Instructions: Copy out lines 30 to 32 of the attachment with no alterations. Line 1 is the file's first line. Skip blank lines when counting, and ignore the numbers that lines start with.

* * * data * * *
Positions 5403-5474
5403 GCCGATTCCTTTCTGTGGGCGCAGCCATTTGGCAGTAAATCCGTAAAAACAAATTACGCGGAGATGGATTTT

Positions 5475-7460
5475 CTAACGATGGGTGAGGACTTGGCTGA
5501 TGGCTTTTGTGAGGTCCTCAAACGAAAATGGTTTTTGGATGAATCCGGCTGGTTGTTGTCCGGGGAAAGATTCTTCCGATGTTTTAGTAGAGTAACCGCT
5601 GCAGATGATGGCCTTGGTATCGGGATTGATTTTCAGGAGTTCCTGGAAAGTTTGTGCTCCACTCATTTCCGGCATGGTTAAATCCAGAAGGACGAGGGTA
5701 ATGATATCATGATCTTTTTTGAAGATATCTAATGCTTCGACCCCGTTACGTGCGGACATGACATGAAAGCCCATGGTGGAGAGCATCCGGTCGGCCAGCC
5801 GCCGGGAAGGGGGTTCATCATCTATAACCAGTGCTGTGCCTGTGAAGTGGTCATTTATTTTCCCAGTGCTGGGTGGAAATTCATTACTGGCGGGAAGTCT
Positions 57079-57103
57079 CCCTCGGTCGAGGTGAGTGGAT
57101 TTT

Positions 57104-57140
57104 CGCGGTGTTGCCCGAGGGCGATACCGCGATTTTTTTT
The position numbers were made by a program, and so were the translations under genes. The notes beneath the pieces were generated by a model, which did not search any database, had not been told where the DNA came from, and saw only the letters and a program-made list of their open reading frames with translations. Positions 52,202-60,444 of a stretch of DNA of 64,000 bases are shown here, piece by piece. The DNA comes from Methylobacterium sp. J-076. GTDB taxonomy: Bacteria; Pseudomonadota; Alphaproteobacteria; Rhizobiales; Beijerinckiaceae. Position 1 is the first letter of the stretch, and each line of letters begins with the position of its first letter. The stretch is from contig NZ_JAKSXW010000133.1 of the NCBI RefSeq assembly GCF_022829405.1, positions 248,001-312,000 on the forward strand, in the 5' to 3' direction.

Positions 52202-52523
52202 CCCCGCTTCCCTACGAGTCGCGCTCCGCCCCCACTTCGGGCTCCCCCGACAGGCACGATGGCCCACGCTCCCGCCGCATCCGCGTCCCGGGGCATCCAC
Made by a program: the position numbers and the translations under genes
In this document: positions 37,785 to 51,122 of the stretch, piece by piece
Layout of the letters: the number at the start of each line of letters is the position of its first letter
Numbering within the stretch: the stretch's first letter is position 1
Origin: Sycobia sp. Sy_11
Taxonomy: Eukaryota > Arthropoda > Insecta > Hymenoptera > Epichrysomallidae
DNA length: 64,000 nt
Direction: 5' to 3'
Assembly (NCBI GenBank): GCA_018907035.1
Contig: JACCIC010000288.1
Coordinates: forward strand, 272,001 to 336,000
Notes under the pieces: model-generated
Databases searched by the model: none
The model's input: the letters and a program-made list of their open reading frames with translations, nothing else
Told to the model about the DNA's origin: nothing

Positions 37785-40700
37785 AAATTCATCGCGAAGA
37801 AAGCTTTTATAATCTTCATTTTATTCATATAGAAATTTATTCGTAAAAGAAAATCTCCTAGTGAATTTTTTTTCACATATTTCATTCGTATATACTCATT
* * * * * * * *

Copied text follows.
The model's input: the letters and a program-made list of their open reading frames with translations, nothing else
Told to the model about the DNA's origin: nothing

Positions 37785-40700